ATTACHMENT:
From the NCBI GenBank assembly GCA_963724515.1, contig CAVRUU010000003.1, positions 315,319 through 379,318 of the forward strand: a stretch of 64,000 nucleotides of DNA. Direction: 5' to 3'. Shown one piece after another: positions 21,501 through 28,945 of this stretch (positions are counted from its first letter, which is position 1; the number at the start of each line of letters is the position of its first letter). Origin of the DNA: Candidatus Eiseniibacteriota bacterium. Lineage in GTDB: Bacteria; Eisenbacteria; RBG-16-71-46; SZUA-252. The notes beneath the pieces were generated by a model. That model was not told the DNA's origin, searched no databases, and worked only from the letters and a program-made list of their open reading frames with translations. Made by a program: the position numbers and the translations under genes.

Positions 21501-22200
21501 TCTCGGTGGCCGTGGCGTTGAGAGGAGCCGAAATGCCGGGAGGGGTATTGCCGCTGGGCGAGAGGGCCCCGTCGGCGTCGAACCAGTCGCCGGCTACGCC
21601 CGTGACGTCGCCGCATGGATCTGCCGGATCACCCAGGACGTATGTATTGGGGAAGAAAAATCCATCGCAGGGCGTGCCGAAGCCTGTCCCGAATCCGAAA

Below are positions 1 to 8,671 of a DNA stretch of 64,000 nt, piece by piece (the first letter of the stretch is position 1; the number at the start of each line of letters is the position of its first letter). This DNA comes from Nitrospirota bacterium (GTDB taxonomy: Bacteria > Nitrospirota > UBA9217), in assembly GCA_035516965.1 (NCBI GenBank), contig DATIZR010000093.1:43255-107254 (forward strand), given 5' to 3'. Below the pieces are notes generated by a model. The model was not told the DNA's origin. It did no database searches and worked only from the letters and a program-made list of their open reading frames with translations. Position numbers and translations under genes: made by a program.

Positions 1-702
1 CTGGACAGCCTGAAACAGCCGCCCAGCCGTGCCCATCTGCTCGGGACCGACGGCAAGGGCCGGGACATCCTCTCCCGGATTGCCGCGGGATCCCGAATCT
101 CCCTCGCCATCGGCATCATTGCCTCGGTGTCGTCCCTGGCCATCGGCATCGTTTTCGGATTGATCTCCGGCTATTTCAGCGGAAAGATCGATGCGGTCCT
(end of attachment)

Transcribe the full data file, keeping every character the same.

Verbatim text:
From the NCBI GenBank assembly GCA_963724515.1, contig CAVRUU010000003.1, positions 315,319 through 379,318 of the forward strand: a stretch of 64,000 nucleotides of DNA. Direction: 5' to 3'. Shown one piece after another: positions 21,501 through 28,945 of this stretch (positions are counted from its first letter, which is position 1; the number at the start of each line of letters is the position of its first letter). Origin of the DNA: Candidatus Eiseniibacteriota bacterium. Lineage in GTDB: Bacteria; Eisenbacteria; RBG-16-71-46; SZUA-252. The notes beneath the pieces were generated by a model. That model was not told the DNA's origin, searched no databases, and worked only from the letters and a program-made list of their open reading frames with translations. Made by a program: the position numbers and the translations under genes.

Positions 21501-22200
21501 TCTCGGTGGCCGTGGCGTTGAGAGGAGCCGAAATGCCGGGAGGGGTATTGCCGCTGGGCGAGAGGGCCCCGTCGGCGTCGAACCAGTCGCCGGCTACGCC
21601 CGTGACGTCGCCGCATGGATCTGCCGGATCACCCAGGACGTATGTATTGGGGAAGAAAAATCCATCGCAGGGCGTGCCGAAGCCTGTCCCGAATCCGAAA

Below are positions 1 to 8,671 of a DNA stretch of 64,000 nt, piece by piece (the first letter of the stretch is position 1; the number at the start of each line of letters is the position of its first letter). This DNA comes from Nitrospirota bacterium (GTDB taxonomy: Bacteria > Nitrospirota > UBA9217), in assembly GCA_035516965.1 (NCBI GenBank), contig DATIZR010000093.1:43255-107254 (forward strand), given 5' to 3'. Below the pieces are notes generated by a model. The model was not told the DNA's origin. It did no database searches and worked only from the letters and a program-made list of their open reading frames with translations. Position numbers and translations under genes: made by a program.

Positions 1-702
1 CTGGACAGCCTGAAACAGCCGCCCAGCCGTGCCCATCTGCTCGGGACCGACGGCAAGGGCCGGGACATCCTCTCCCGGATTGCCGCGGGATCCCGAATCT
101 CCCTCGCCATCGGCATCATTGCCTCGGTGTCGTCCCTGGCCATCGGCATCGTTTTCGGATTGATCTCCGGCTATTTCAGCGGAAAGATCGATGCGGTCCT